Often it’s the attractive full-screen images known as CGs (for Computer Graphics) which attracts an audience toward a visual novel. But arguably, it’s the narrative that faces a tougher job- with exposition and dialog tasked with maintaining a reader’s interest once the aesthetic allure has faded. Certainly, with doujinshi darling P19 (Himegitsune no Servant, Vamp on the Deadline) handling character design and illustration, Karakara is adept, offering a barrage of muted-pasted, magnificently moe-fueled artistry. Contradicting the novel’s dystopian, arid climate, Karakara is a rural realm of cobalt-blue, stratocumulus cloud filled skies, which offers a picturesque backdrop for its adorable four-character cast that includes a trio of achingly cute cat-and dog-girls.
But it’s Karakara’s world that’s bound to sustain interests. Early on, readers are told of a cataclysm that has radically reduced the population. Shrewdly, the disaster is ambiguously explained, with history and knowledge steadily slipping from collective knowledge. Likewise, yesteryear’s technologies are still around, but without the comprehension of how they work, they are gradually growing extinct. What is known is the state of the present- with characters reminding us of escalating scorching temperatures, and a constant dryness that’s inferred with the onomatopoeia in the novel’s title.
Unsurprisingly, ganbaru is the central theme on display, prohibiting Karakara from ever feeling disheartening. When lead character Leon inherits a diminutive diner after his parent’s death, assistance arrives with the auspicious appearance of Lucia Haynes. Now with the restaurant for over four years, the fluffy-eared secondary’s knowledge helps the diner squeeze out a small profit, through work that leads the duo exhausted after hours of preparation and delivery. But indefatigably, the team labors on, undeterred by the occasional criticism of too many mushrooms in the box lunch.
When buyer occasionally mistake Leon and Lucia for a couple, there’s embarrassment, as the two strive to keep a platonic relationship. But that amicable union is transformed when the duo stumble across a dog-girl named Aisia Mayfield, lying vulnerably on a suitcase in the middle of a desert. Naturally, Leon offers to take the young girl in, immediately offering a position as a live-in assistant. It’s here, that Karakara reveals the intricacy of relationships, with the addition of Aisia transforming bonds. Appearing on Valve’s distribution arm, things can get Steam-y, but lascivious minded readers will want to pick up the Denpasoft release for unedited gratification.
Largely, the novel’s world building is adept, with a substantial explanation of how cat and dog-girls came into being. More interesting and slightly underdeveloped in the merging of East and West cultures in the novel’s imagined setting of Sagami Francisco. Narratively, Karakara doesn’t make an obedient exit, with a conclusion that brings the experience to an end without much of a sense of closure. As such, it feels like the bulk of developer calme’s efforts went into the context, rather than mapping out a fulfilling story arc. While a sequel might soften this transgression, expecting the audience to double-down is a bit of an encumbrance.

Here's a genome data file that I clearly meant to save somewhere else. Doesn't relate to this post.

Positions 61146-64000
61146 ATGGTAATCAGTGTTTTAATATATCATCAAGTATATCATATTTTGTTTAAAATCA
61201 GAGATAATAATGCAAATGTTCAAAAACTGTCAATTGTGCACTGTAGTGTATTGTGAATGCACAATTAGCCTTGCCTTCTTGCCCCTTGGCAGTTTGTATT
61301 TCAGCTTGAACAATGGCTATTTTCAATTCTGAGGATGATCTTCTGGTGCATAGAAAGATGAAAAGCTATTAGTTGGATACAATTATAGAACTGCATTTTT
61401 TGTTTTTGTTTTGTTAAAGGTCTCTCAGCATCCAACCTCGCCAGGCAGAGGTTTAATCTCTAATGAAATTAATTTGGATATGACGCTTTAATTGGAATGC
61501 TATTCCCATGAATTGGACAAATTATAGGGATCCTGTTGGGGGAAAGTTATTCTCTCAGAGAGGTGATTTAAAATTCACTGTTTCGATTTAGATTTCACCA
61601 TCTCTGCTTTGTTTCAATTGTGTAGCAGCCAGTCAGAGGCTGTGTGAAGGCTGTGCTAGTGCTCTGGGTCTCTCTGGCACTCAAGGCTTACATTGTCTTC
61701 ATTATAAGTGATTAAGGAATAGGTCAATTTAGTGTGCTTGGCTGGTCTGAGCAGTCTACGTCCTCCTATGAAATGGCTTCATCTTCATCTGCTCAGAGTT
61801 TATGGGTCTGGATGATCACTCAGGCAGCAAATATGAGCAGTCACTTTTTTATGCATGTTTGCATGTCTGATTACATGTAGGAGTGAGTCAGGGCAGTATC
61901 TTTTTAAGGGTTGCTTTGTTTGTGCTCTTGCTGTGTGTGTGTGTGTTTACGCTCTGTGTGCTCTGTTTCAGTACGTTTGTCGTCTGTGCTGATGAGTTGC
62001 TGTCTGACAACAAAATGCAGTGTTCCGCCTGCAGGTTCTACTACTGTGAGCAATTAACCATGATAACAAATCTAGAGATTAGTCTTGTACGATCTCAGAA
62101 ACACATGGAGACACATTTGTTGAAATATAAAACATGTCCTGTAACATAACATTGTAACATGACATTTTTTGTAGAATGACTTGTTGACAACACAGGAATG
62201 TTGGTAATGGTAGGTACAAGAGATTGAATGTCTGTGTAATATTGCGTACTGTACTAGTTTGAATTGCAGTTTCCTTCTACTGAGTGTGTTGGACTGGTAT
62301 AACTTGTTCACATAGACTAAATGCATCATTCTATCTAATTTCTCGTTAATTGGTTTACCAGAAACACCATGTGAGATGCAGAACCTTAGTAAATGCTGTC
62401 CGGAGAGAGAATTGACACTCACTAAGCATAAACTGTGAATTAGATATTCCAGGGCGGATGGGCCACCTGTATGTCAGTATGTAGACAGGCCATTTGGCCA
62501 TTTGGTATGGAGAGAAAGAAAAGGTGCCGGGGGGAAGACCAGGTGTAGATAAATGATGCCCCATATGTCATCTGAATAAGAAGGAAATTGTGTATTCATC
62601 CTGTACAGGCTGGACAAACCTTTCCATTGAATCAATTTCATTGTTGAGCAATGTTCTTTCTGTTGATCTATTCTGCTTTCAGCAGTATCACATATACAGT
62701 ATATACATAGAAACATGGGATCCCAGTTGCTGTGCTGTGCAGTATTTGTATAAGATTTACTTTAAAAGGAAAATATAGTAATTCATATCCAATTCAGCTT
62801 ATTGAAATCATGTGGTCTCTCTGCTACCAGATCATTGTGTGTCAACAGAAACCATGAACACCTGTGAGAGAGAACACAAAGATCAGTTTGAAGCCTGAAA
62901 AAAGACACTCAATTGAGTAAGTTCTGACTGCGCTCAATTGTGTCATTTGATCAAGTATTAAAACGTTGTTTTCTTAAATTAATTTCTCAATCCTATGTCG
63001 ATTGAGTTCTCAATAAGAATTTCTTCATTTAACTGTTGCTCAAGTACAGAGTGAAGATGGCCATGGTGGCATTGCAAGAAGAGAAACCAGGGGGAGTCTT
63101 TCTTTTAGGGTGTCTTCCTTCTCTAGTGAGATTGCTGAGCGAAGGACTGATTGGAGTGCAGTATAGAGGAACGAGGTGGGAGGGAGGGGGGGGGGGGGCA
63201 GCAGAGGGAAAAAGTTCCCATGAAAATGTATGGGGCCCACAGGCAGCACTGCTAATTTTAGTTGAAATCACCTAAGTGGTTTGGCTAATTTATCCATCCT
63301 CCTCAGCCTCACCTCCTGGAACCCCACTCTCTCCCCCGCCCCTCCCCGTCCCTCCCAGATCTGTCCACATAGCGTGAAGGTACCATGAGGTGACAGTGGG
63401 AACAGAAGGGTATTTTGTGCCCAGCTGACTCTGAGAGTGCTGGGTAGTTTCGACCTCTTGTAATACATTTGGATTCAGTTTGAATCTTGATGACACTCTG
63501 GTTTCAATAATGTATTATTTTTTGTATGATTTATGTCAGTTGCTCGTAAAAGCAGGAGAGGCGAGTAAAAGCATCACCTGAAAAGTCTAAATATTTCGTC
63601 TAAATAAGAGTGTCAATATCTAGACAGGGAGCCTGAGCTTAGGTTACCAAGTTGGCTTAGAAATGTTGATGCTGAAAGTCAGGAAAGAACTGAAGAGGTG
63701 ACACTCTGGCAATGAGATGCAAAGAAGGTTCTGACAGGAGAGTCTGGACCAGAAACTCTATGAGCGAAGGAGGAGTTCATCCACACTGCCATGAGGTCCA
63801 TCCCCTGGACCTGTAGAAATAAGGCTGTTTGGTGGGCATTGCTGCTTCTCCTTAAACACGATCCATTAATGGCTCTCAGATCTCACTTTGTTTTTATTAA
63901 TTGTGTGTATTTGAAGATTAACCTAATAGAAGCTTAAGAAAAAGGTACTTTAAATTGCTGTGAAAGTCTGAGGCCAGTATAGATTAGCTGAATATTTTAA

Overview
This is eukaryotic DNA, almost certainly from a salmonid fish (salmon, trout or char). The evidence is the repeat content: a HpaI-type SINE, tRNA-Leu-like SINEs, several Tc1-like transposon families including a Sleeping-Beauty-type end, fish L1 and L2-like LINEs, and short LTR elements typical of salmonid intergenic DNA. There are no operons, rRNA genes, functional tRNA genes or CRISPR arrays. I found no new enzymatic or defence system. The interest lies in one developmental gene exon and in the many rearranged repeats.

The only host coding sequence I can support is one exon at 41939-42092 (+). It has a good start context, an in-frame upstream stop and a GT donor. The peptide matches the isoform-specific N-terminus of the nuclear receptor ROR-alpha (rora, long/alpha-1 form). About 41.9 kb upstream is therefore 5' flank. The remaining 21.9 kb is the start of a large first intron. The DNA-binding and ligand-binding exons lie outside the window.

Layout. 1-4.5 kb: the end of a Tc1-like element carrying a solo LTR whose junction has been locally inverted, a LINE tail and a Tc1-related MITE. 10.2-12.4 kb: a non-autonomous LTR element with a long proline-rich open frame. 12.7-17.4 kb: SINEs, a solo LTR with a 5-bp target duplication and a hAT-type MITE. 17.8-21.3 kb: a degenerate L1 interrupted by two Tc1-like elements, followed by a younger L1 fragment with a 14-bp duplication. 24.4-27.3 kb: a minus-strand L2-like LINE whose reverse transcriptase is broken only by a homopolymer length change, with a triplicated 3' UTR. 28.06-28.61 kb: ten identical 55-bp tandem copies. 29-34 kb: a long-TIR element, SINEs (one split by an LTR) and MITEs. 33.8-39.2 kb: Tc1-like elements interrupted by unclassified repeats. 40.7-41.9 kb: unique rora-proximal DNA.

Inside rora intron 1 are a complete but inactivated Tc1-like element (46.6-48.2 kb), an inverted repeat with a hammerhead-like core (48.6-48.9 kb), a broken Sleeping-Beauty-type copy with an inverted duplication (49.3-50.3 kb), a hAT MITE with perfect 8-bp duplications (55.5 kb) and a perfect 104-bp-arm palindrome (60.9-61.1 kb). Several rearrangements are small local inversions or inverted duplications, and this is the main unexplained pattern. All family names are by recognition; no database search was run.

As Karakara is a kinetic novel, there’s are no branching paths, only a conventional plotline. While this might degrade replayability, there are the requisite VN offerings, with an unlockable CG and Music galleries to revisit the work’s exquisite art and melodic details. One interesting feature is Karakara’s bilingual option, which displays both English and Japanese text on-screen- ideal for those learning kanji and kana. With the ability to autoplay, review previous dialog and quick-save in a multitude of points, calme strives to make a pampering reading experience, as well.
Priced at ten dollars, Karakara extends a respectable cost-to-length ratio, especially for readers who appreciate a bit of anthropomorphic playfulness. Although the novel’s wrap-up might disappoint some, the rest of the four- to five- hour journey was largely blissful, thanks to attentive world building, curious characters and a catalyst that transforms the novel’s liaisons. Karakara might not be revelatory, but it’s spirited study of relationships is exemplary escapism.
Karakara was played on PC with review code provided by the publisher.
Publisher: Sekai Project
Release Date: June 27nd, 2016
Price: $9.99 via Steam